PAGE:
Our view: Buy
Share price: 695p (+20p)
Inmarsat's shares hit an 11-month low last month after the US hedge fund Harbinger sold almost half of its 28per cent stake in the satellite communications group. And though the stock has strengthened by more than 12 per cent since, it is still below the levels seen in the summer.
Besides initial technical factors, the company has been weighed down by Harbinger ruling out a full offer for the business, which provides voice and data services to ships and aircraft, and satellite links to remote locations. Speculators, who have spent many a session floating the prospect of a deal, were doubtless heartbroken but this is still a stock to watch.
Yesterday's third-quarter results showed better than expected earnings as growth in aeronautical services, and an uptick in maritime services, boosted the bottom line. Maritime is Inmarsat's largest sector, and we were pleased to hear that the number of the group's terminals on ships was up by 5.8 per cent. Looking ahead, Inmarsat flagged up an expanded agreement with AP Moller-Maersk, the world's largest container shipping line, which should contribute to performance before the end of the year. Elsewhere, aeronautical sector revenues were up 38.1 per cent on the year. Business, in other words, is strong and, crucially for those thinking of buying in at this point, looks set to remain strong in the months ahead.
At 22 times forward earnings, the valuation has eased since the last time we looked at a company. Its growth potential merits a premium, so buy.
Our view: buy
Share price: 355.5p (-0.8p)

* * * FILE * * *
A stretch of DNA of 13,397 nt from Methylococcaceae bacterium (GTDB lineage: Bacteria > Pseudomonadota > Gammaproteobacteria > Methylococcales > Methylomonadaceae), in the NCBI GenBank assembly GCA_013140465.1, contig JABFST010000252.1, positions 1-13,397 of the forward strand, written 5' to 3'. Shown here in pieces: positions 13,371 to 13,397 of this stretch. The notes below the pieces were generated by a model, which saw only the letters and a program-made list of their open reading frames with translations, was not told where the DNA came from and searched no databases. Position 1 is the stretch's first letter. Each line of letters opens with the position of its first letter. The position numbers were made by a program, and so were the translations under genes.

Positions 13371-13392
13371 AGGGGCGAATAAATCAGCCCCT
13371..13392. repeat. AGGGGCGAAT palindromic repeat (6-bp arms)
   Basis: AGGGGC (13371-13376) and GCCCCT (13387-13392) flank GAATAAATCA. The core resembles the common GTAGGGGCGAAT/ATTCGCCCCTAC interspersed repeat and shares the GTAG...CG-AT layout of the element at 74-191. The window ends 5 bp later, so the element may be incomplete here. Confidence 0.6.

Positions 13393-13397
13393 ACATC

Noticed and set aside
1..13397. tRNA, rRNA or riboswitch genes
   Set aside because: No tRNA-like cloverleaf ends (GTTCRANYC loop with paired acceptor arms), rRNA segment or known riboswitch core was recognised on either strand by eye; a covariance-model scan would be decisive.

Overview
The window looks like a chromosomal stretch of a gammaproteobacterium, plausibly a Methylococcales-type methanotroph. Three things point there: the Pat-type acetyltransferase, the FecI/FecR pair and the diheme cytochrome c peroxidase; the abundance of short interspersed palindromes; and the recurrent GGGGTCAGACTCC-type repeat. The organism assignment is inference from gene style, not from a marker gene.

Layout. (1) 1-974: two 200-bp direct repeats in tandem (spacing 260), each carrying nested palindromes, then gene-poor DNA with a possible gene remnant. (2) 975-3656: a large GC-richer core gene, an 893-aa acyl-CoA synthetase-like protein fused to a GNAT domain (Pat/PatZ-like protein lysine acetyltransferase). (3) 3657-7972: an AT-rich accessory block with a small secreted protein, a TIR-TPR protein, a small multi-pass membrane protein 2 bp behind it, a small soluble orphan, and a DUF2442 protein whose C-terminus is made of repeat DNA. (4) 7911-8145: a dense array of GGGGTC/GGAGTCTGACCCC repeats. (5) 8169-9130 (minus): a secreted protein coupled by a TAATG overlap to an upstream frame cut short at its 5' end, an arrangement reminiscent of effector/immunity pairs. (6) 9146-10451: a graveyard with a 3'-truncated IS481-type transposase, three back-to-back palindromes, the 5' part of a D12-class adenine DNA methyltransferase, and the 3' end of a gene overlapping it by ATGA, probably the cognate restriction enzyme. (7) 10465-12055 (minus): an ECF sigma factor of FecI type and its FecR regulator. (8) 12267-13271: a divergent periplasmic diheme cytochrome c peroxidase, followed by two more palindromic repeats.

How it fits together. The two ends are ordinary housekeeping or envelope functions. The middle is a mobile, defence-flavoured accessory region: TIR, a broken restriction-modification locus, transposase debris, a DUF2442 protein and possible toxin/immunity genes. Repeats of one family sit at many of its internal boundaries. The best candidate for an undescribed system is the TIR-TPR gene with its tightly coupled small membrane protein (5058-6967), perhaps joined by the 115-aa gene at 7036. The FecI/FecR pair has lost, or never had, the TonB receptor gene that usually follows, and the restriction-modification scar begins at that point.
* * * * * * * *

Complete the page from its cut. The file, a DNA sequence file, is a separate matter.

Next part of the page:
In August, we highlighted the Lloyd's of London underwriter Hiscox as one of the picks in a difficult sector. Yesterday's IMS trading statement did nothing to shake our confidence. In a field including several insurers with "issues", Hiscox is a quality play. Yesterday's statement was not heavy on detail, and what there was did not look terribly exciting. The company's premium income was flat at about £1.2bn, while the returns from investing those premiums were just 3.2 per cent. But drill down a bit deeper and you see the advantages Hiscox has over its rivals. It has cut back on underwriting in London's insurance markets (including Lloyd's), where too much capital is chasing too little business, depressing premiums as a result, and grown areas where it is possible to make money, such as its Bermudan business and the speciality UK operation that concentrates on the niche market of insuring the rich.
There is also always the chance of a capital return if things don't pick up. Trading on 115 per cent of the value of its existing policies, Hiscox isn't the cheapest, although it offers far better value than Royal & SunAlliance (on 130 per cent), which has made no secret of its desire to splurge shareholders' cash on deals.
At 4.7 per cent, however, the forecast yield is worth having and may grow. Hiscox is also a company with stable, high-quality managers who have a great track record. We are buyers.
Our view: Sell
Share price: 354p (+3.8p)
When we last looked at Bovis in May, we felt it could be worth a tentative punt. It was trading at an enormous discount to net asset value and showed signs of pulling itself together after a big loss in 2008 (a £4.8m annual profit for 2009 was at the top of forecasts).
The problem is that that discount has grown wider over the past six months because sentiment towards the housing market is so rotten. Yesterday's trading statement said Bovis expects to sell more homes in 2011 than this year. It has cash in the bank and land is relatively cheap.
The problem is that sentiment, which is worsening daily. The feared "double dip" in property is already well under way and the Financial Services Authority plans to stop millions of people from getting mortgages. It will get worse before it gets better. Sell for now, but look again in the new year.